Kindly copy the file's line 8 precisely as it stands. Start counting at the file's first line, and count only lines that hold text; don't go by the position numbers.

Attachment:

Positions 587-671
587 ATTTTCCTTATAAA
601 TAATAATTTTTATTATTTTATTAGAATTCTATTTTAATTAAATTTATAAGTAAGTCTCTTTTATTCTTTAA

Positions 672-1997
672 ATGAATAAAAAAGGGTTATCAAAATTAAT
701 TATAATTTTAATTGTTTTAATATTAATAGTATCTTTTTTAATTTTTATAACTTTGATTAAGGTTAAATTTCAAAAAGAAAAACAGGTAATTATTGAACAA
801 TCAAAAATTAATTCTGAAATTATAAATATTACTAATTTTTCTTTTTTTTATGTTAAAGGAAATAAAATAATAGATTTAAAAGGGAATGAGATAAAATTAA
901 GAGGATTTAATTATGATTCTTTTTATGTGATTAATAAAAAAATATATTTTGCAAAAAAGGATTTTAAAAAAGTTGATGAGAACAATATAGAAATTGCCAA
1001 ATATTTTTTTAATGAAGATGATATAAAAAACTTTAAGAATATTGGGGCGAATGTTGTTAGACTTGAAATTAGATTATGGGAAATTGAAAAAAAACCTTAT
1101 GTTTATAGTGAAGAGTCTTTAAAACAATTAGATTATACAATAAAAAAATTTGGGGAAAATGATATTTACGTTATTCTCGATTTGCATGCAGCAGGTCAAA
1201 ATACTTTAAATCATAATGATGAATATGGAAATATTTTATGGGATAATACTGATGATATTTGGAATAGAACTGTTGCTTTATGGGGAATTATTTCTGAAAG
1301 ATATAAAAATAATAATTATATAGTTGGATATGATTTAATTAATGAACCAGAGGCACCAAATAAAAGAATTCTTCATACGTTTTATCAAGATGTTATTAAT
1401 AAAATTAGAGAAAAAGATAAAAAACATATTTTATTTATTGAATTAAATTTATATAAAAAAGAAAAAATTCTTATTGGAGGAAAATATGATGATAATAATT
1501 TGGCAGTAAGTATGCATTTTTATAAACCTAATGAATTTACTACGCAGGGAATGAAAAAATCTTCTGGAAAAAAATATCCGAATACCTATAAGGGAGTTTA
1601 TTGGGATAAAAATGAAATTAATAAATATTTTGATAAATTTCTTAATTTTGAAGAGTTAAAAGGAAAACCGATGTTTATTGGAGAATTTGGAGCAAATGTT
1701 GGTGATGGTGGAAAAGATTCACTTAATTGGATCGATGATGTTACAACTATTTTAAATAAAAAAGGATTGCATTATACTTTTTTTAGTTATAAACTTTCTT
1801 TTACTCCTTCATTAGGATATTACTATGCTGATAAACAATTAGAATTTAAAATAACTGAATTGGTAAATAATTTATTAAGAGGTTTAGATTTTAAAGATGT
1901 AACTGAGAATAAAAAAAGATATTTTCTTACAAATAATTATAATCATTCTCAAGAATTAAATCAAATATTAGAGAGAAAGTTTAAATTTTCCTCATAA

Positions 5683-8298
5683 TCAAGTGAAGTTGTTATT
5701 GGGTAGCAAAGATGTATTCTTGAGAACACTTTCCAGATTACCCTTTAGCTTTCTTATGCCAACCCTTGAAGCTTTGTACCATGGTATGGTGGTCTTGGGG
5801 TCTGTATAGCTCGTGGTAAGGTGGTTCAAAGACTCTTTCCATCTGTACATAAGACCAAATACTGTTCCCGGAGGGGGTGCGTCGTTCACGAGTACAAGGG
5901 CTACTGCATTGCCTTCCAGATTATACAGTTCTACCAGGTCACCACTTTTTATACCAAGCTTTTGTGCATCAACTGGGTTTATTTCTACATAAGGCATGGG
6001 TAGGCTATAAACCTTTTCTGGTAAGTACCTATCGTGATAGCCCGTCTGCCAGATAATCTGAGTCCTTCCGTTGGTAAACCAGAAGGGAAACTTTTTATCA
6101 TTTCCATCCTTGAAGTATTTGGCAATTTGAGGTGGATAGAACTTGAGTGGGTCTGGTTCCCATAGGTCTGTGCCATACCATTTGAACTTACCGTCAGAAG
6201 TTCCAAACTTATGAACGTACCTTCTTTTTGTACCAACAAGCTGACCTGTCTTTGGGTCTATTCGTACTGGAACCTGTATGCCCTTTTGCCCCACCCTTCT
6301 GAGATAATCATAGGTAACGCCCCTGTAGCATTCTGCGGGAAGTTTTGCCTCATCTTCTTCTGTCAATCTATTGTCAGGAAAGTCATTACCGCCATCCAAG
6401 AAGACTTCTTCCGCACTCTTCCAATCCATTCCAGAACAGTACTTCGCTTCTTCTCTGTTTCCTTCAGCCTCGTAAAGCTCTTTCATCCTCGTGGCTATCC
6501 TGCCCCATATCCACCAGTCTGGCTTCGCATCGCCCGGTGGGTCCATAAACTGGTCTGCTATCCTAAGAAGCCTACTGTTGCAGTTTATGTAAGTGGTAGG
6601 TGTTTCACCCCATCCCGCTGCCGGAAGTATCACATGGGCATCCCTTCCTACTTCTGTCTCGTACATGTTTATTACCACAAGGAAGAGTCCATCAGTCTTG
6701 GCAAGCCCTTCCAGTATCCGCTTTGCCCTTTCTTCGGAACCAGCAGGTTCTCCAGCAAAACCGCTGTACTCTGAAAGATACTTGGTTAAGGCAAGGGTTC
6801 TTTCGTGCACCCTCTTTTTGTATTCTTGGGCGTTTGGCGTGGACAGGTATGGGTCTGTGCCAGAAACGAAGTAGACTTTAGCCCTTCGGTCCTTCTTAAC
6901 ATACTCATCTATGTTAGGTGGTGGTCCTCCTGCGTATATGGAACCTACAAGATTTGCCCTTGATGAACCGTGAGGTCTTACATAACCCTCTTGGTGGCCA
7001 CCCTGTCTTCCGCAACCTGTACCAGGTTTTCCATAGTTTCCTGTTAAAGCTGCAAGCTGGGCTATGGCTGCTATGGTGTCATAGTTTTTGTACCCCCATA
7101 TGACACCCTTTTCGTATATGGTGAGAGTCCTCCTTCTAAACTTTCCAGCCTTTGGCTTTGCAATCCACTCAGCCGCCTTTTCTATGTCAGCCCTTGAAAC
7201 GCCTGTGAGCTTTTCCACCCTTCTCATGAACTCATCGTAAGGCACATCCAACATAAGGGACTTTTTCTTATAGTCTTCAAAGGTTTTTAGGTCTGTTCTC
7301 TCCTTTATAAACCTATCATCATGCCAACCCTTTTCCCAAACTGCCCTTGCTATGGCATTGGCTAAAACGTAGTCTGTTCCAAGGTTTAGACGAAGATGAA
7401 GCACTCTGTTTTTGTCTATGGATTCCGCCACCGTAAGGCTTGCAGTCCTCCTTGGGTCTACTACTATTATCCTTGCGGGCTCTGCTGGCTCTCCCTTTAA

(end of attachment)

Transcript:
901 GAGGATTTAATTATGATTCTTTTTATGTGATTAATAAAAAAATATATTTTGCAAAAAAGGATTTTAAAAAAGTTGATGAGAACAATATAGAAATTGCCAA